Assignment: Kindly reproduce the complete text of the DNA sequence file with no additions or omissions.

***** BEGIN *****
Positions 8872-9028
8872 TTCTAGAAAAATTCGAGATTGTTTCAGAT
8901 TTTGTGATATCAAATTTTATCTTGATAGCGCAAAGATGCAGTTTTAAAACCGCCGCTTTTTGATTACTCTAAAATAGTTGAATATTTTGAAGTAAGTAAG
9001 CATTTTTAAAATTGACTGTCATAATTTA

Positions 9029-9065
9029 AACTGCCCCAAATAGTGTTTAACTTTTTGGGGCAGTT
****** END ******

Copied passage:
Positions 8872-9028
8872 TTCTAGAAAAATTCGAGATTGTTTCAGAT
8901 TTTGTGATATCAAATTTTATCTTGATAGCGCAAAGATGCAGTTTTAAAACCGCCGCTTTTTGATTACTCTAAAATAGTTGAATATTTTGAAGTAAGTAAG
9001 CATTTTTAAAATTGACTGTCATAATTTA

Positions 9029-9065
9029 AACTGCCCCAAATAGTGTTTAACTTTTTGGGGCAGTT